TEAM: Mini Chu, Dave Dixon, Eric Douglas, Matt Goldsberry, Deane Madsen
ADVISORS: Dana Cuff, Tim Higgins, Roger Sherman
BRIEF: Invent the cities "off the rails," those areas where new infrastructure High Speed Rail leaves its tracks
We propose that High Speed Rail (HSR) look at cities like Sylmar as opportunities, not obstacles. Given that so many resources have already been devoted to development around major city centers, our team chose instead to focus on the impact of HSR on suburban areas. While HSR's visualizations of what will happen in San Francisco, Los Angeles, and Anaheim show dramatic changes, little study has been done to determine what effects the advent of HSR will bring to supporting, along-the-way types of communities. Rail lines in Europe have transformed sleepy towns into thriving metropolises, and we see Sylmar as perhaps the poster child for the possible benefits HSR can have in unexpected places between termini.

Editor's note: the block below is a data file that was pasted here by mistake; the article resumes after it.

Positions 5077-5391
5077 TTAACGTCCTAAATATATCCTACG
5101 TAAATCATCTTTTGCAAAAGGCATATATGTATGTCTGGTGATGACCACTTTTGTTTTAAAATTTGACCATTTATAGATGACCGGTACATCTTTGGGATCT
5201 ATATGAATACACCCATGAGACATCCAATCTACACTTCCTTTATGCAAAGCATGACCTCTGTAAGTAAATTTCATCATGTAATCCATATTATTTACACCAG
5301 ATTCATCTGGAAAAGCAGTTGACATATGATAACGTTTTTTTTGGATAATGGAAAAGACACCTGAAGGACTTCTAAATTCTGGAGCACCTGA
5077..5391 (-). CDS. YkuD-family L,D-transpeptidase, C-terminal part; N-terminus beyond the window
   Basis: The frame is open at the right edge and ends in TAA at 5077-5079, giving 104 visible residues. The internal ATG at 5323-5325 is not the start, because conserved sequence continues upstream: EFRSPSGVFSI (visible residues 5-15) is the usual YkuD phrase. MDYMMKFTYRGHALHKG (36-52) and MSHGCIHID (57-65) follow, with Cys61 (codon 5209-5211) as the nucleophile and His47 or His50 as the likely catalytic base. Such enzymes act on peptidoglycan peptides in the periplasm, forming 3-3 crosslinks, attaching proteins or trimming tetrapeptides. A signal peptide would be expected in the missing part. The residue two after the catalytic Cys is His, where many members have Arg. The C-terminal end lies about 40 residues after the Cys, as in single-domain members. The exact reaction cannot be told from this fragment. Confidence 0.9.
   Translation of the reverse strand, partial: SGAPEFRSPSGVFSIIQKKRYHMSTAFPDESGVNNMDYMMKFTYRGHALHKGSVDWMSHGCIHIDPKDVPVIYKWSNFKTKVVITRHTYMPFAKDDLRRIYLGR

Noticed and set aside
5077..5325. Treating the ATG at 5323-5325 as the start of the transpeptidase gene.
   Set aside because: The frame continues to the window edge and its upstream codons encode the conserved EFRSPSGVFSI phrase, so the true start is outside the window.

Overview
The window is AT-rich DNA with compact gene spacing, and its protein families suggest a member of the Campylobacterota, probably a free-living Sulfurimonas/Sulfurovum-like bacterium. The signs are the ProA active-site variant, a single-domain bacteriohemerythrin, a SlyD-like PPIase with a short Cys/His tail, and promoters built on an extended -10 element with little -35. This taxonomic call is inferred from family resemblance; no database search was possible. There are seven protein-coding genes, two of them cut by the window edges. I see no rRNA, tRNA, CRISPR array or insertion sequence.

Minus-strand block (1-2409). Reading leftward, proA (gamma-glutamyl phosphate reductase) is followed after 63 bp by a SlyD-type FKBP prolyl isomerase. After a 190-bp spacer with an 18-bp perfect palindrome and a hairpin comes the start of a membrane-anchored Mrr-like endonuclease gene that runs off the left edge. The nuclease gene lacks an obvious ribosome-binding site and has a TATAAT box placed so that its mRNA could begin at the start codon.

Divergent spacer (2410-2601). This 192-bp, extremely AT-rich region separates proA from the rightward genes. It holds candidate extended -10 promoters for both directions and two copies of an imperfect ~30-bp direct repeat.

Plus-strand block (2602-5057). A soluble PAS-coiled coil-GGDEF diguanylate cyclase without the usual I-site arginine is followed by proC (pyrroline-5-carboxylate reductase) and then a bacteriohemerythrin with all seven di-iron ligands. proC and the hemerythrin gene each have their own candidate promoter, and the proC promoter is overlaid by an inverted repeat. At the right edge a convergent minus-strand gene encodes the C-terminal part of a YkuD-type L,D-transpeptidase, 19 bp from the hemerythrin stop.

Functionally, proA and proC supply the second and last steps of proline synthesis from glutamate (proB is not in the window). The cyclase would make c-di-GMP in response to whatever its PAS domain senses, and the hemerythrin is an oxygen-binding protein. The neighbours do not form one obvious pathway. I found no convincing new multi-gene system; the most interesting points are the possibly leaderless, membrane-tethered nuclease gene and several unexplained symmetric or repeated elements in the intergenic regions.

Sylmar can become a 'satellite city' – a place with enough remove from the hubbub of downtown to have its own identity, yet close enough that a 14-minute train ride allows for easy reach. Sylmar's new identity, then, can be found in its history of producing solar panels. We propose that Sylmar embrace Green Technology, becoming a hub for likeminded technology companies worldwide, who would have their headquarters in the city center, and their production facilities on the outskirts, where similar production facilities already exist.
With this goal of producing a satellite city in mind, we show Sylmar as it is now, and how it might appear in ten years, and in forty years, showing how we would achieve a new Green Tech hub by 2050. In this way, HSR would become a catalyst for creating a network of clean technology urban nodes, as well as a way of connecting them.